Also, the décor and layout is fresher, brighter and more comfortable. It’s less old world and stiff. The artwork and lighting are key to a successful dining space. When the section was created in 1989, the emphasis on lighting wasn’t there. Now it adds atmosphere to a room, shines a spotlight on the food and it makes everyone look great. I had no idea how important that was, but people started telling me how much they liked it and ladies look like a million bucks. It was an effect I don’t think we expected. 

What was your goal in rebranding the restaurant and how will you measure success?

Kevin Hickey: Lots of people! That’s all. We’ve been doing a great job for years with Seasons, but we were playing the art-house circuit and getting small groups of critical praise and fans, but now we want to sell out stadiums. We want to fill the room, get people to come and enjoy it, have fun. Now it’s louder and the median age of guests has shifted. The volume is up and now we have atmosphere. We toyed with this for years, but it takes a long time to finally do it. We had a serious plan in place three to four years ago and it evolved, and then finally happened. There were many different incarnations.

What are the challenges of launching a new restaurant in an established property and how do you overcome them?

Kevin Hickey: There are so many challenges. It’s more like re-launching and changing. You have somewhat of a built-in clientele with expectations, but you want to reinvent yourself with all the same people. That was a challenge. We didn’t bring in a new crew or new clientele. That’s not how it works. It’s the same building and hotel with the same people coming in for lunch from day one to day two, but things they’ve ordered for years are gone. Wait staff have been accustomed to serving people a certain way for years and now it's new service and a new style of dining. How do you get a waiter of 24 years to change their style?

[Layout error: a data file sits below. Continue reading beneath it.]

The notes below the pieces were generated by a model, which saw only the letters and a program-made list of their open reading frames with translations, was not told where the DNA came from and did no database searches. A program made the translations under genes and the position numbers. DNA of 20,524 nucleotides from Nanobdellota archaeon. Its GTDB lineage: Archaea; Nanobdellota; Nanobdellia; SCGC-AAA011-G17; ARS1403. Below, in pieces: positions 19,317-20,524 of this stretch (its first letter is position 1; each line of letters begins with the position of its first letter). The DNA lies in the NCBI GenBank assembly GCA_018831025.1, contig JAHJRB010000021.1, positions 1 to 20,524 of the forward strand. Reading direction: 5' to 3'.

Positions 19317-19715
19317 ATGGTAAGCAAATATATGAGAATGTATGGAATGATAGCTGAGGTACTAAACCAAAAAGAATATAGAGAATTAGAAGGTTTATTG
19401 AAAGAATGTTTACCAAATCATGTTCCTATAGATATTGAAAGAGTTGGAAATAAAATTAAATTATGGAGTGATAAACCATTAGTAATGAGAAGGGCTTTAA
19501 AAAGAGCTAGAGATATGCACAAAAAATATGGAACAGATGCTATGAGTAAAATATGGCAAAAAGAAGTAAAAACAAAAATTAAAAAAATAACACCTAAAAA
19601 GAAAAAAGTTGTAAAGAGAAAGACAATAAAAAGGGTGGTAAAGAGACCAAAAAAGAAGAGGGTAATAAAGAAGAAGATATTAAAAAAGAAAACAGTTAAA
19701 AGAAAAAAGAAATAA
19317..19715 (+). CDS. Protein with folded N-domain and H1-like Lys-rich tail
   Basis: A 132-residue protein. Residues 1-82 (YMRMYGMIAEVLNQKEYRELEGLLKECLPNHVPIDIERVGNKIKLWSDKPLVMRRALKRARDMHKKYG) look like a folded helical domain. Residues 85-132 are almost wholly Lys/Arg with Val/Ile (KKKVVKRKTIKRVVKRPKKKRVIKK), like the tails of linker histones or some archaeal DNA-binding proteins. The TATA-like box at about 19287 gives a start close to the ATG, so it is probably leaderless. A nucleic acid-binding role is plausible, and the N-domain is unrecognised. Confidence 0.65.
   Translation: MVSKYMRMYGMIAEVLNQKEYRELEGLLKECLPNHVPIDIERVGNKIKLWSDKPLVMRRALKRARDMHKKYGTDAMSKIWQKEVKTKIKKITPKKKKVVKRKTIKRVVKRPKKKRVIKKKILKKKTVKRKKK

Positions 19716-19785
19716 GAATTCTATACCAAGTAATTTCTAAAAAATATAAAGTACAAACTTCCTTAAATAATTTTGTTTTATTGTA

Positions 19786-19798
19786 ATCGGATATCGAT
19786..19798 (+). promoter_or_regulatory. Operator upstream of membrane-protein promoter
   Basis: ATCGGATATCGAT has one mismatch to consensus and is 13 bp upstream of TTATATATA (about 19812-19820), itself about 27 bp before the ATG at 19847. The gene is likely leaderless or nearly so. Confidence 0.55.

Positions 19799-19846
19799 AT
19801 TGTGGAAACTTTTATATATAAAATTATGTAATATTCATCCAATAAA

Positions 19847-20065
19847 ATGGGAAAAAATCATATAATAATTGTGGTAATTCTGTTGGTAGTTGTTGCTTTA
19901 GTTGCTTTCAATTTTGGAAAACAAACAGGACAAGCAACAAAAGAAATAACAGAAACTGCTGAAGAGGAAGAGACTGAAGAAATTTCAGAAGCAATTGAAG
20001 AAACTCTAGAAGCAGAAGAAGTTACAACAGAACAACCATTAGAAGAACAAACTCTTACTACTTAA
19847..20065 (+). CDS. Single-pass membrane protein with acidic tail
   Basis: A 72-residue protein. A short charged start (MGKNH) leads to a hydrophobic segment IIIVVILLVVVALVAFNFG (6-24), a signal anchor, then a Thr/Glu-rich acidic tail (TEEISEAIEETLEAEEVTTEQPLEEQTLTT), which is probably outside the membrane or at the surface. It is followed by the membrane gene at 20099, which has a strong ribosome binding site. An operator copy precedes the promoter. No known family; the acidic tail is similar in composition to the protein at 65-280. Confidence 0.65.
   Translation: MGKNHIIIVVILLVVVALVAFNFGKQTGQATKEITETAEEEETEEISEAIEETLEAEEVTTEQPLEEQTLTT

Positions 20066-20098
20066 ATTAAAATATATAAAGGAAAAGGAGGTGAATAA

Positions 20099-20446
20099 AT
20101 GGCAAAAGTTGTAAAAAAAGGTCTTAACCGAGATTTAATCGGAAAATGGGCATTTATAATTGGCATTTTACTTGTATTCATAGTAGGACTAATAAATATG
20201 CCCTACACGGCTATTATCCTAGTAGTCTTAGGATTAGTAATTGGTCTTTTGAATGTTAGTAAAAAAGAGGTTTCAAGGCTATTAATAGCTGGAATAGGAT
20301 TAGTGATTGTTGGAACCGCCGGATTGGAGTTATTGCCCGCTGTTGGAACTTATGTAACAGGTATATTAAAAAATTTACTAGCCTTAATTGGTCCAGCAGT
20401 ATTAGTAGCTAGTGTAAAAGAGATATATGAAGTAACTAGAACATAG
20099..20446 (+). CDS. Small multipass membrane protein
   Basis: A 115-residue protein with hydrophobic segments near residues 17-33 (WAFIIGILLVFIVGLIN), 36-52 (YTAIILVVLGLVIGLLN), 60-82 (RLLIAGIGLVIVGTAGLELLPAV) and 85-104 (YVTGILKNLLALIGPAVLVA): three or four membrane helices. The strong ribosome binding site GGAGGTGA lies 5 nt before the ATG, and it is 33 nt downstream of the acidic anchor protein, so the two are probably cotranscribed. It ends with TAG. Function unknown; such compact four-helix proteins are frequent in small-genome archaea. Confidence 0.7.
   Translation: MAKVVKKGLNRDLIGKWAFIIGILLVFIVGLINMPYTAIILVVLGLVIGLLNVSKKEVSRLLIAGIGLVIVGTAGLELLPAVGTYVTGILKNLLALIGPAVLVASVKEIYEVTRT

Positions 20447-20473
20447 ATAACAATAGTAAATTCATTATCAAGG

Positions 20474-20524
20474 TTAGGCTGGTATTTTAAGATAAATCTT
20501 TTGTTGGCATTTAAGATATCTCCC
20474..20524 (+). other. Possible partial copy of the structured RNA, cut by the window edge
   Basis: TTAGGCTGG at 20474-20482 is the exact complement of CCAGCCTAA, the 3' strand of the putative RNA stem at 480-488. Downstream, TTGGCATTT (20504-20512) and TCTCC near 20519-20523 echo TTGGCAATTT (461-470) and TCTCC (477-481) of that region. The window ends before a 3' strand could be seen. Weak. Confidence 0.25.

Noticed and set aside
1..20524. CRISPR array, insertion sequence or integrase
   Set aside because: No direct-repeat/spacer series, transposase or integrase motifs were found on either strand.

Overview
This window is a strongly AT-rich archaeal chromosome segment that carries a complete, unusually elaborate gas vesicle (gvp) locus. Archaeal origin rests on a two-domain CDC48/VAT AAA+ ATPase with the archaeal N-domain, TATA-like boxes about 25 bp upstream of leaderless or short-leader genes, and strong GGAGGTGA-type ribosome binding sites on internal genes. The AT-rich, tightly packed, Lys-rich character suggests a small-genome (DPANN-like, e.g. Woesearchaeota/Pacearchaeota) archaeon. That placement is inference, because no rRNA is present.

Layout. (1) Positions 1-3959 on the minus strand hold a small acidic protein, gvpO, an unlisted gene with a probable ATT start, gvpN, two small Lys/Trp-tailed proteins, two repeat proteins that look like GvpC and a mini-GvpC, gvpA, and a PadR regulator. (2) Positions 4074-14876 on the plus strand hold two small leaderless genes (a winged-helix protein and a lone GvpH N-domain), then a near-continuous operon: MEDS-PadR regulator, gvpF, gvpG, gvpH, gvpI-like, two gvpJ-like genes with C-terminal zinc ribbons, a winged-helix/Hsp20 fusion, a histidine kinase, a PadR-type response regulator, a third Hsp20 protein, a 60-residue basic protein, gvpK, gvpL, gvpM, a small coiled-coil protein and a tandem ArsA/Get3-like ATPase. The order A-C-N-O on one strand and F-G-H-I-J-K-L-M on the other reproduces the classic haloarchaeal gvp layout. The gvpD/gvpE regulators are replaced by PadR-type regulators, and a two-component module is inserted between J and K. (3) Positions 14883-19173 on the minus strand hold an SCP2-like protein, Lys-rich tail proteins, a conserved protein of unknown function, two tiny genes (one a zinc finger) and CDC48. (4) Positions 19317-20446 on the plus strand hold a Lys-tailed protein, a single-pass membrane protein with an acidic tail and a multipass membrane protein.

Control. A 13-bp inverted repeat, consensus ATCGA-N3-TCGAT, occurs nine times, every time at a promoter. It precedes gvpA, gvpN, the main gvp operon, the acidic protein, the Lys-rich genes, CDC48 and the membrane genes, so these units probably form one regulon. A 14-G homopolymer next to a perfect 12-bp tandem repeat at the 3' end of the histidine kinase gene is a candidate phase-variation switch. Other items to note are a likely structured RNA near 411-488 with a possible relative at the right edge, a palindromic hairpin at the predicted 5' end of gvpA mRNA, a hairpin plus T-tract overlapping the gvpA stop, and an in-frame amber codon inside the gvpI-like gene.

It’s not just about Seasons. We had three dining areas: Seasons for fine dining, a café/bistro area with simple hotel fare and a bar lounge. Now we’ve combined into one restaurant. It’s not just former Seasons customers who enjoyed sedate, quiet old world service; its people who came for a Cobb salad and it’s not there anymore. How do you deal with core clientele who weren’t enough to sustain the restaurant, but you want to keep them happy and coming back? You still want to stay true to your new concept without diluting it.

So I’ll let you know eventually if we’ve succeeded, but we’re only 10 weeks in. We’ve seen a slow and steady increase since we’ve reopened and hopefully it will continue so we can please our old guests and excite new guests.

Where did you find inspiration for Allium?

Kevin Hickey: We wanted to create an American restaurant. I haven’t said anything about farm to table because in Chicago it’s important, but who isn’t doing it? Our menu is driven by farmers and what’s in season. I know the farmers, their family, their kids and what they’re feeding the animals.

We had many, many names for the restaurant. We wanted it to be one word and something that evoked Chicago and plays to our concept. Allium came up quickly because it’s Latin for onion and Chicago is a Native American name for a wild onion that grew along the banks of the river. It’s a vegetable and we’re vegetable-driven. The logo resembles the Chicago skyline. Also, whenever we did promotions with other restaurants or events, the name “Seasons” was listed last. Now we’re first with the letter “A.” 

Rachel Gillman has an insatiable appetite for dining out and an obsession with the restaurant industry. She's also fascinated by entrepreneurs and enjoys uncovering the story behind building a business from scratch. You can follow her on Twitter @RachelGillman.

Contact Us